This post is still subject to editions as my knowledge of such people grows. If anyone has any further information on native Australians & Oceanians please feel free to comment below.
The original people of South Asia/ the Indian subcontinent are believed to have inhabited the area since the OOA (out of Africa) migration about 60-70,000 BC. (Other similar peoples moved to surrounding lands at about the same time*) They’re thought to have travelled along the coast line from southern Arabia before settling and setting up civilisations like the Indus Valley/ Harappan civilisation.
Note this was roughly around the same time the Aborigines moved to Australia. In fact Aborigines are believed to be an offshoot of them, who ‘island hopped’ from mainland Asia to Australia. Look at a world map and you’ll see why this isn’t that farfetched.
Just to be totally clear, the original people of South Asia looked much more like this…
(except without the mobile)
…and not like this, what I like to call the Bollywood type. You’ll work out why soon enough.
Salman Khan, Bollywood actor
Shahid Kapoor, Bollywood actor
Aishwarya Rai, Bollywood actress
(not a Bollywood actor yet but he has the right look)
The original Sasians are nowadays known collectively as Adivasis, or Scheduled Tribes as the Indian government calls them, and includes many different tribes. Another related term is Dravidians, but they’re not quite the same thing. Dravidians are native speakers of Dravidian languages (which haven’t yet been definitively grouped into any language family but are being tentatively grouped with the Elamite language. Elamites were the original inhabitants of Persia/ Iran). Admittedly Dravidian is a somewhat ambiguous term but it seems to greatly overlap with Adivasis as they are both typically seen as inferiors in modern Sasian society. I will consider the words synonymous until I find out more. Such people include Gonds, Tamils (by far the majority today), Veddas, Khonds/ Khands, Rodis/ Rodiya, Telugus, Kannadigas, Malayalis, Bhils and many others.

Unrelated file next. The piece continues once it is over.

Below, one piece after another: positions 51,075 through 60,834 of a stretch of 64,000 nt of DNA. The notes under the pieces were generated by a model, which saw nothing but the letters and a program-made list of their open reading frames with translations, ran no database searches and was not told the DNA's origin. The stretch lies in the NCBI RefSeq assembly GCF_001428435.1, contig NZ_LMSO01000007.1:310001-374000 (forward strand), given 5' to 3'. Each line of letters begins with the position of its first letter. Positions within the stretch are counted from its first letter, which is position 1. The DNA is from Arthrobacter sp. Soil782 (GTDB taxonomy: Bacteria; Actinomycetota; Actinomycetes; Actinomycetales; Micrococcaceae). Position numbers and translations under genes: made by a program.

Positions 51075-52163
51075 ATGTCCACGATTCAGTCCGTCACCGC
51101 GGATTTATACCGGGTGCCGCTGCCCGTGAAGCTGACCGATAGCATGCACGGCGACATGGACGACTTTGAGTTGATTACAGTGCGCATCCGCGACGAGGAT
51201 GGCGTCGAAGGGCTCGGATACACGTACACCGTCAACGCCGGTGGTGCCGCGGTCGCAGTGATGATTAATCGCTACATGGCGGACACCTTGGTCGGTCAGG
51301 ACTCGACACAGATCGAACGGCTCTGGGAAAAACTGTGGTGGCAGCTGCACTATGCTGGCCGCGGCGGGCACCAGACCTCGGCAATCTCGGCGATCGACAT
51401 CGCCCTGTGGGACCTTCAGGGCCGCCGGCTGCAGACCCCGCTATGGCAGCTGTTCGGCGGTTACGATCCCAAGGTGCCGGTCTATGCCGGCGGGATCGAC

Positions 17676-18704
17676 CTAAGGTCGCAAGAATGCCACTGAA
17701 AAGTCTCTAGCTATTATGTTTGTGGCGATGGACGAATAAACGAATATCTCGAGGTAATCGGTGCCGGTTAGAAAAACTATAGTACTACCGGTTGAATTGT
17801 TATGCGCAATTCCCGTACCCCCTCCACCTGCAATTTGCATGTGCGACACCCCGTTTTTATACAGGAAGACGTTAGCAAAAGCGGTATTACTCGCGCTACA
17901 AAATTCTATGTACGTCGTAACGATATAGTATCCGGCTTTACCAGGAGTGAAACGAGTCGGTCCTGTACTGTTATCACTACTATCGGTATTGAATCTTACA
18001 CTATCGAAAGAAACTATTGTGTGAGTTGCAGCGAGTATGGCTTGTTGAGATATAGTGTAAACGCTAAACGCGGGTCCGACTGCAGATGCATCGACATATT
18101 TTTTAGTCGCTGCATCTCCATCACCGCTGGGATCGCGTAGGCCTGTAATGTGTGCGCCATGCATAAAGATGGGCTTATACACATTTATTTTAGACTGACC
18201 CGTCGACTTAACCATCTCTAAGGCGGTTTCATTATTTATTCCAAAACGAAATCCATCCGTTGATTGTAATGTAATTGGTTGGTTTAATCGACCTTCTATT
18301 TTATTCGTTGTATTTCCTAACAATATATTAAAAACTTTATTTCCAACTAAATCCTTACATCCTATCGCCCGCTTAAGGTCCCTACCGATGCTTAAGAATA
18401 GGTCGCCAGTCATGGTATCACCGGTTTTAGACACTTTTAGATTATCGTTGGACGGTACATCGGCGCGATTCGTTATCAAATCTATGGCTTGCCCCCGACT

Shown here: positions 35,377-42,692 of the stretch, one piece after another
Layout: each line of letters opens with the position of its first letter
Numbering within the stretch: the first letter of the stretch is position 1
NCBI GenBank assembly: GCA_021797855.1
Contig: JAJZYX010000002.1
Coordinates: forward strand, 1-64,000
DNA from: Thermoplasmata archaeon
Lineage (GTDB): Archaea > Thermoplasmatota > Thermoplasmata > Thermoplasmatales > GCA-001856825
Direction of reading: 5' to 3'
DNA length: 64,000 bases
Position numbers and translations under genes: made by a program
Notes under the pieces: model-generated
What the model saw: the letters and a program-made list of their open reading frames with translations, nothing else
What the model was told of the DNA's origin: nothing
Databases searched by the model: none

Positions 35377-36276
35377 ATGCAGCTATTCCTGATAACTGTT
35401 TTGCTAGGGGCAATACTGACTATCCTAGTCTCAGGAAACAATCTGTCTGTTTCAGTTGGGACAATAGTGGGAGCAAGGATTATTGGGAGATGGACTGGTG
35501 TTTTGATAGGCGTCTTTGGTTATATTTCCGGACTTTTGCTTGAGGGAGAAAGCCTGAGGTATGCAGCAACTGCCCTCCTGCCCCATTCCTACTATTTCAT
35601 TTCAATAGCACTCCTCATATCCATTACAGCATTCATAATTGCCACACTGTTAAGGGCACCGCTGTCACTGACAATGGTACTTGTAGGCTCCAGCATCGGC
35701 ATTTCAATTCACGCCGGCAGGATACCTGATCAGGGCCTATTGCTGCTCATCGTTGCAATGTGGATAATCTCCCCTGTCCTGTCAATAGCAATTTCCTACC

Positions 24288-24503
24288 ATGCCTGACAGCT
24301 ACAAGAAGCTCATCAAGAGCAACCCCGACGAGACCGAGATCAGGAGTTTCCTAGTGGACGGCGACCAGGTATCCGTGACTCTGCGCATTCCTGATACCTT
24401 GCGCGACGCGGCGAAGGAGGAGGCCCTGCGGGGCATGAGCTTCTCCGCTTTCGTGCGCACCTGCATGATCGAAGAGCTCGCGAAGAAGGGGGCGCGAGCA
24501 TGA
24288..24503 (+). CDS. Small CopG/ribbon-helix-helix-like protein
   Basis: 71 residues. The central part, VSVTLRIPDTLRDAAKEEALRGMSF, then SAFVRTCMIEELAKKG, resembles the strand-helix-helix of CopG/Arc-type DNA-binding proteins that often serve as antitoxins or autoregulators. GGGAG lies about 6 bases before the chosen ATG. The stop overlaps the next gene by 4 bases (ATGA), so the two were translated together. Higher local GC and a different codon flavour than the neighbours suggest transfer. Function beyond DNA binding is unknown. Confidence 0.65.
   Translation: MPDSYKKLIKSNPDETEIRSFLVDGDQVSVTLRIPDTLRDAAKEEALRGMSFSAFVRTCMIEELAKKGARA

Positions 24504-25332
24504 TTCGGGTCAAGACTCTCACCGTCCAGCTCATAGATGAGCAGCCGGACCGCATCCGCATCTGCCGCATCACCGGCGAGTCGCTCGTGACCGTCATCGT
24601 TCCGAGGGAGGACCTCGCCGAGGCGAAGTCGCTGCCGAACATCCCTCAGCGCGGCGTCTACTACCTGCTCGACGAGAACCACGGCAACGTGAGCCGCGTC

The Bollywood types more resemble the Aryans, a group of ‘white’/ light-skinned people who came to India from Persia (now known as Iran) about 3500 years ago. There is disagreement as to whether they migrated peacefully or invaded by force, but the latter is much more likely considering the way Sasian societies were (and still are) constructed according to the varna, or caste, system. In this system there are four castes, going from highest to lowest:
Brahmins – priests, scholars. Their name derives from Brahma, the Supreme God and thus this caste was historically tasked with attaining the greatest spiritual knowledge & self-discipline they could. They were also bound to uphold dharma (natural law & order), but now most brahmins have become landowners.
Kshatriyas – warriors, land owners, rulers. There once was a point, before the castes became set in stone, when this caste was higher than brahmins because of their material wealth & authority over people. However, the Vedas then declared them inferior to brahmins because they were becoming tyrannical and unruly.
Vaishyas – traders, skilled labourers, general commoners. These people are more important than one might first think; it’s mostly because of them that Hinduism spread to other parts of Asia. They even once formed their own dynasty when the rulers of the day (presumably kshatriyas) got too oppressive.
Shudras – unskilled labourers, farmers, peasants. Their job is to serve the other 3 castes, and that’s pretty much it.
(Each caste has various subdivisions based on different family lines. See Wikipedia for more details)
The Aryans also brought with them their languages, known to us as the Indo-Aryan family, which then evolved into Sanskrit (the language of the Vedas) then became many modern Sasian languages including Hindi, Punjabi, Bengali, Urdu, Hindustani & Romani. Yes, Romani. They didn’t replace the native Dravidian languages, just lived alongside them.